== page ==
Community Philosphy Blog and Library

Posts Tagged ‘Petaluma’

HOMEGROWN Road Trip Part 2: Green String Farm

Thursday, May 26th, 2011

On the road out of Petaluma, amidst tasting rooms and grape vines of Sonoma County, is Green String Farm. As you pull in, you’ll see nothing fancy, a rustic farm stand with a bunch of talkative chickens in the coop out back, but their philosophy is dazzling:

Green String is a 140 acre farm, with 50-60 acres in cultivation, in Petaluma, CA. The farm produces vegetables and fruits for a number of restaurants in the Bay Area, and maintains a farm store year-round. While the farm is not certified organic, we hold ourselves to sustainability standards that we believe well exceed organic standards.

Green String is the act of farming sustainably and naturally so that we provide a healthy future for generations to enjoy. Sustainability in the farming context is defined as healthy, local, socially responsible, simple living and control. We make every effort to reduce soil erosion, pesticide dependency, loss of biodiversity, resistance to natural predators, and other harmful ecological impact. We create a self-nourishing system where less human intervention yields better quality crops.

The Green String Institute is a “beyond organic” advocacy organization founded in 2000 by Fred Cline and Bob Cannard. They also provide a certification to participating farmers called “Green String Certified”.

The Institute, and the idea of green string farming, was born when Cline and Cannard noticed that the concept of organic agriculture, as it rose in popularity, became bleached of its meaning. To Cannard, one of the instigators of the organic movement in California, the term organic meant that produce should be locally grown, with respect for the environment and the planet. It meant that food should not travel across countries or continents from farm to table. It meant the use of compost and cover cropping and crop rotation and other practices that enrich the soil so that the fields become richer and more fertile year after year. Now, however, with the advent of USDA Organic certification, organic production is beyond the means of many small farmers who do not have the means or cannot afford the time and trouble required to obtain certification. Moreover, once obtained, the certification means very little.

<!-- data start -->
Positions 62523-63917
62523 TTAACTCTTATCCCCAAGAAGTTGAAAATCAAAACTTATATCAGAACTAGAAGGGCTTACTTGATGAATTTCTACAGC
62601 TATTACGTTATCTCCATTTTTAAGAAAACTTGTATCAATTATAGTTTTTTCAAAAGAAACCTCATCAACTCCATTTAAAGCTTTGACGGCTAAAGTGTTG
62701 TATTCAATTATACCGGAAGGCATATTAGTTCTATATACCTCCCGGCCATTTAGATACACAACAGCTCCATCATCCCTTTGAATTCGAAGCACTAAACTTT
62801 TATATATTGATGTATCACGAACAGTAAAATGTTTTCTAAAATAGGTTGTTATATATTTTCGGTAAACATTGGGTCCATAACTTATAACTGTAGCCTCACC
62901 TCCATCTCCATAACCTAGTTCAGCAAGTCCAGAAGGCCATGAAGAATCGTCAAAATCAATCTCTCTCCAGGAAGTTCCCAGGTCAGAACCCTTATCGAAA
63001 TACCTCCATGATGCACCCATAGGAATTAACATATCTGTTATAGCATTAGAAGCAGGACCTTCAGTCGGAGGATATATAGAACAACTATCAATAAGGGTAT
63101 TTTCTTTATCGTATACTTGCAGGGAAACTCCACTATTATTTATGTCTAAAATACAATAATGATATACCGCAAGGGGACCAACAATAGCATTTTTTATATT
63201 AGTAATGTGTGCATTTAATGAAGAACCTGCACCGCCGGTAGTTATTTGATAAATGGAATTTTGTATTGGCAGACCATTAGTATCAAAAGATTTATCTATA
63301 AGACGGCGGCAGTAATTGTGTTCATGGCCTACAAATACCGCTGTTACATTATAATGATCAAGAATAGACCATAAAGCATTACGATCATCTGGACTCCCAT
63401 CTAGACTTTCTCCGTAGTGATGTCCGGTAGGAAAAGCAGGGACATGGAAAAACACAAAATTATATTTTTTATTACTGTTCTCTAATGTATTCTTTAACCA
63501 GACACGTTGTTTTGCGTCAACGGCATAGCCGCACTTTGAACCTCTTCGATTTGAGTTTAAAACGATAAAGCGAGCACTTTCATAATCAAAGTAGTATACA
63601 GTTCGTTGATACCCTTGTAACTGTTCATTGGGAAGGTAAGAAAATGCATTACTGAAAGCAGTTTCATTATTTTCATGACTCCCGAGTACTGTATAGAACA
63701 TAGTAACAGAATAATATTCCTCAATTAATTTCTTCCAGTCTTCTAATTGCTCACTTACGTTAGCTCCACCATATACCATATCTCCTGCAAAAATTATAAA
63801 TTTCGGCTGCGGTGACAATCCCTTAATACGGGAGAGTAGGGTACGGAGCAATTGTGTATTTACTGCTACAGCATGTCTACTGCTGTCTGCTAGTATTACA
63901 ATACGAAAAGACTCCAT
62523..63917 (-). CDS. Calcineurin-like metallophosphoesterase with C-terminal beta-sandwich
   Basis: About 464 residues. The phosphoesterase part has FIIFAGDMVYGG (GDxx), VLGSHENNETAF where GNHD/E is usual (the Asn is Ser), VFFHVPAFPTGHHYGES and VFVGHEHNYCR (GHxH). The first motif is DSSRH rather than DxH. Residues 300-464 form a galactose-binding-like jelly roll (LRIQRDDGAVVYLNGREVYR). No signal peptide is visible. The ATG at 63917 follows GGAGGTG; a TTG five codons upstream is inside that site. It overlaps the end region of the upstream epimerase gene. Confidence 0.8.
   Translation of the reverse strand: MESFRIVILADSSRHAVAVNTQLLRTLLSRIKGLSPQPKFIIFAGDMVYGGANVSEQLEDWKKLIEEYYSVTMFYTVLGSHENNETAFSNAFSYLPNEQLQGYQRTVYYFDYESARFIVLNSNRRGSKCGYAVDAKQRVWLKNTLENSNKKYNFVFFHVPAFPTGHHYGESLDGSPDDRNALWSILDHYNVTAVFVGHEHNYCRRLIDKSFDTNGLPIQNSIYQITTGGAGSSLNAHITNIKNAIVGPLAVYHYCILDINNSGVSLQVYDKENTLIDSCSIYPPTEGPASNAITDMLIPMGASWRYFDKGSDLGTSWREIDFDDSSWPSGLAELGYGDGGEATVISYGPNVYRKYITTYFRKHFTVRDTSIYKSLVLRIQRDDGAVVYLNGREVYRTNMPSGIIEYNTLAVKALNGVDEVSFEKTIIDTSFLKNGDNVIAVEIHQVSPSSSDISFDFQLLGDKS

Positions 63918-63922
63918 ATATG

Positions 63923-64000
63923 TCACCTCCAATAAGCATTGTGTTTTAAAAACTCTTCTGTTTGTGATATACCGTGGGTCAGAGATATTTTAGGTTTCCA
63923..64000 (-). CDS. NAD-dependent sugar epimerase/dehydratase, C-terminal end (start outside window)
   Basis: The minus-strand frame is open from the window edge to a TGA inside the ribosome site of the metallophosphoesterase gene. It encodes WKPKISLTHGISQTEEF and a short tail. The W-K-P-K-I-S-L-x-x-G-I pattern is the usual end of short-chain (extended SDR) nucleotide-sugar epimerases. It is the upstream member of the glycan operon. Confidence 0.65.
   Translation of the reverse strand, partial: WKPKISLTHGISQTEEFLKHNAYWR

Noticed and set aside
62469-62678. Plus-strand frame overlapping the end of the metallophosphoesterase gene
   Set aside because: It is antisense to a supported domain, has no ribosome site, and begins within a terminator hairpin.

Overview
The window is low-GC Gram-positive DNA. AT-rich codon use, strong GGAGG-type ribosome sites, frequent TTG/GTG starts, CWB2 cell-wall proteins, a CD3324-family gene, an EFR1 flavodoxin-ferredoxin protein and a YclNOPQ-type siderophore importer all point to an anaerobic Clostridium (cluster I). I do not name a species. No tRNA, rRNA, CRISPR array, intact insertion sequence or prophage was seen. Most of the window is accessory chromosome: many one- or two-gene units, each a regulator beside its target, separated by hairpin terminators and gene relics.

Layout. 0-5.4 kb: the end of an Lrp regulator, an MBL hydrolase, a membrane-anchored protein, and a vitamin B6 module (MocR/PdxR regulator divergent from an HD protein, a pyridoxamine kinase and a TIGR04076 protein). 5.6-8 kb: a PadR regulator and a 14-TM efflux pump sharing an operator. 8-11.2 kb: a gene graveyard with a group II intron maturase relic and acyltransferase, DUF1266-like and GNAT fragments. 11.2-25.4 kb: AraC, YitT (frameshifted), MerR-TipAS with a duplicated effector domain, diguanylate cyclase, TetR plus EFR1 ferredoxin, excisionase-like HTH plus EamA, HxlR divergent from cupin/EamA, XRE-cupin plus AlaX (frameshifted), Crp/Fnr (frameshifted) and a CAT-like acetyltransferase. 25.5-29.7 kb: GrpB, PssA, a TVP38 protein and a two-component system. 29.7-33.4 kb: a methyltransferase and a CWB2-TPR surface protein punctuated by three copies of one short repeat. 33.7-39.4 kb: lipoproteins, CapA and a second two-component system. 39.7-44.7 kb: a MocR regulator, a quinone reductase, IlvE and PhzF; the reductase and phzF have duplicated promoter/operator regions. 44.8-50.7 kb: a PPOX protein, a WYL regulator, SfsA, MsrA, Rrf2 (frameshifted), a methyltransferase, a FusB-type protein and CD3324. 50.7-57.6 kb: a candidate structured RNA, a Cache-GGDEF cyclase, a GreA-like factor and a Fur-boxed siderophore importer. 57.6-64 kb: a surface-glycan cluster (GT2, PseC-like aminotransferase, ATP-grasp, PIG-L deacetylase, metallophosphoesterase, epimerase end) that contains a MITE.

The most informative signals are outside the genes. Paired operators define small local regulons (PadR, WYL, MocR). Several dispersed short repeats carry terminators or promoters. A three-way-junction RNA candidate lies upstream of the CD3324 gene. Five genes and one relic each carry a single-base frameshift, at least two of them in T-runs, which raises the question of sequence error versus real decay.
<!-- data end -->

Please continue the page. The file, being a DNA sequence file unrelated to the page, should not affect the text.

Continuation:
It’s so good to see boundaries being pushed and definitions being questioned – keeps us all honest and on our toes! There is so much to learn from these careful, thoughtful farmers, and with statements like “Green String farms do not recognize adversity with nature”, how can you go wrong?

Next up: Organic, super-premium ice cream in Humbolt County.


HOMEGROWN Road Trip – Part 1. Petaluma Heirloom Seed Bank.

Wednesday, May 25th, 2011
The product of the Hands-on Sauerkraut workshop in The HOMEGROWN Village at Maker Faire Bay Area

The product of the "Hands-on Sauerkraut" workshop in The HOMEGROWN Village at Maker Faire Bay Area

Well, we took off after Maker Faire Bay Area 2011 with full minds and bellies and headed for reaches north. San Francisco itself offers so many incredible things, some of which were represented in The HOMEGROWN Village. Ritual Coffee Roasters are a super friendly group of coffee freaks who we hope will continue to expand their caffeinated reach. We so enjoyed the final presentation of the day from K. Ruby Blume. She reminded us that her tight-knit Oakland community of urban homesteaders is what makes the struggles with quirky weather and bureaucrats worth it.

One place that we didn’t get to visit, but that I wanted to mention here is Oakland’s People’s Grocery Health and Nutrition Demonstrators Program. It’s staggering how little cooking and once-called “home economics” skills are taught these days, and these folks are helping turn that around. Do you know of a program like this that teaches nutrition and cooking in your area schools and institutions? I’d love to hear about it!

After fueling up on the heavenly triple cream MT TAM cheese from Cowgirl Creamery – smeared on a sourdough bread that can only be found in these parts, our first stop was The Petaluma Heirloom Seed Bank in Petaluma. Whoa…seeds. More seeds than you can imagine. They’re planning a giant Heirloom Seed Exposition in September 2011, so stay tuned for more information on that. Baker Creek Heirloom Seed company took over this old bank building (har!) and designed it as a retail store / resource center / all-round shrine to growing.

There were whole rows of heirloom tomato varieties!

The folks that run the place were so hospitable and kind. They loaded up our already hefty seed haul with some other varieties to try: Purple plum radish, Mongogo Du Guatemala squash, Early White Vienna Kohrabi…amazing.

We’d like to share the love, so leave a comment about your favorite heirloom seeds and one of you will receive a goodie package in a few weeks. Some more photos here and on Flickr:

Next up: The northern California coast.